I'm currently within 10 days of finishing the Fall Semester, and that means exams are right around the corner. Given the amount of time and work that is required to study for my tests, KDHQ will be moving to an intermittent publishing schedule until December 16. This is only temporary, and you can expect posting to resume as normal after we get through next week.
If you're currently in school, good luck on any exams or tests you may have coming up, and be sure to check out some of my tips for keeping productive despite a heavy workload. Happy studying.
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Kyle Lambert, a talented visual artist, recently completed, what he's calling, "The world's most realistic finger-painting":
I recently discovered that it was possible to create incredibly high resolution (4k) paintings using only my iPad, and I wanted to see just how far I could push digital artwork and paint a true photorealistic portrait. [...]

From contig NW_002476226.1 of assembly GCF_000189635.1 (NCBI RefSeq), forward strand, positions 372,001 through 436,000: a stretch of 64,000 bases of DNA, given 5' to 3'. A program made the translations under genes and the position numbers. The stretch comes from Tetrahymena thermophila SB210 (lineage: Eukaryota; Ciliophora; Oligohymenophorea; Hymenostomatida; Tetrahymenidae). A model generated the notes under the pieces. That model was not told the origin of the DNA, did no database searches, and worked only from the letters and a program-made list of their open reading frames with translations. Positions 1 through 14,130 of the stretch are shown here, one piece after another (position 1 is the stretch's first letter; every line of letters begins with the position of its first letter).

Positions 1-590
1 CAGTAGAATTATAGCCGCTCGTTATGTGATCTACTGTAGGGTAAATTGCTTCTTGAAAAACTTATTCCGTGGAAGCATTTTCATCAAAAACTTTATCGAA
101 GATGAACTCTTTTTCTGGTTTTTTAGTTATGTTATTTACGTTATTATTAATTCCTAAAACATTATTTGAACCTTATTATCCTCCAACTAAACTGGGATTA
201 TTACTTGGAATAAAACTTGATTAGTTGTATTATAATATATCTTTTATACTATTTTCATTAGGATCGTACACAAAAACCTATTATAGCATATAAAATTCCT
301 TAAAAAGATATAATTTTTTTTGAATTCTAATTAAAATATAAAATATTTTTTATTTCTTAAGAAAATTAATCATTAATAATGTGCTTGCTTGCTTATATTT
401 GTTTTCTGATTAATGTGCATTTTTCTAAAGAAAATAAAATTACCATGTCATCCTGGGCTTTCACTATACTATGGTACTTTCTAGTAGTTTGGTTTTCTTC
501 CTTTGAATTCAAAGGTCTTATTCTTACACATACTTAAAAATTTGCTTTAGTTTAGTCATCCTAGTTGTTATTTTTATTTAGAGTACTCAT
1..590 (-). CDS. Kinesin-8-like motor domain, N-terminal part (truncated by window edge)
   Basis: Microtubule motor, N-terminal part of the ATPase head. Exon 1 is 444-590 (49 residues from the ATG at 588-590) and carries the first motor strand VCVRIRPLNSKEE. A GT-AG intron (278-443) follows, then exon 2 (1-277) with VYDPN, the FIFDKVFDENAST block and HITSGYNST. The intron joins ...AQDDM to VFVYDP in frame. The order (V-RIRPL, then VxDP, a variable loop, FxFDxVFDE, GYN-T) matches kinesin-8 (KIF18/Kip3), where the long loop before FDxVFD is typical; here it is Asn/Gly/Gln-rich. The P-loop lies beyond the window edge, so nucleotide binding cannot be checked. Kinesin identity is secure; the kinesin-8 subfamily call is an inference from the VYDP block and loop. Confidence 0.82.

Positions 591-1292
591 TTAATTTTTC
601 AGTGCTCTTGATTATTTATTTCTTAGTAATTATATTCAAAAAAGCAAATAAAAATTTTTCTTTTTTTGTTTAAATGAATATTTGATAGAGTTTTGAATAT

The finished painting is made up of around 285,000 brush strokes and took more than 200 hours to complete. The entire process was captured as a time-lapse video by Procreate, allowing you to watch over 200 hours of painting in just 3 minutes.
I could say that the iPad is incredible for having a touchscreen accuracy that allows for such detail to be achieved.
I could say that iOS is incredible for having so many high-quality applications that facilitate this type of artistic output.
But what I'm going to say is that people are incredible, and, given good tools, they can create amazing things. This painting also serves as a box of nails in the coffin of the iPad-isn't-for-content-creation argument.
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Yesterday, Amazon CEO Jeff Bezos sat down with Charlie Rose and unveiled Amazon's next big step for their fulfillment centers: delivery by drone in under 30 minutes.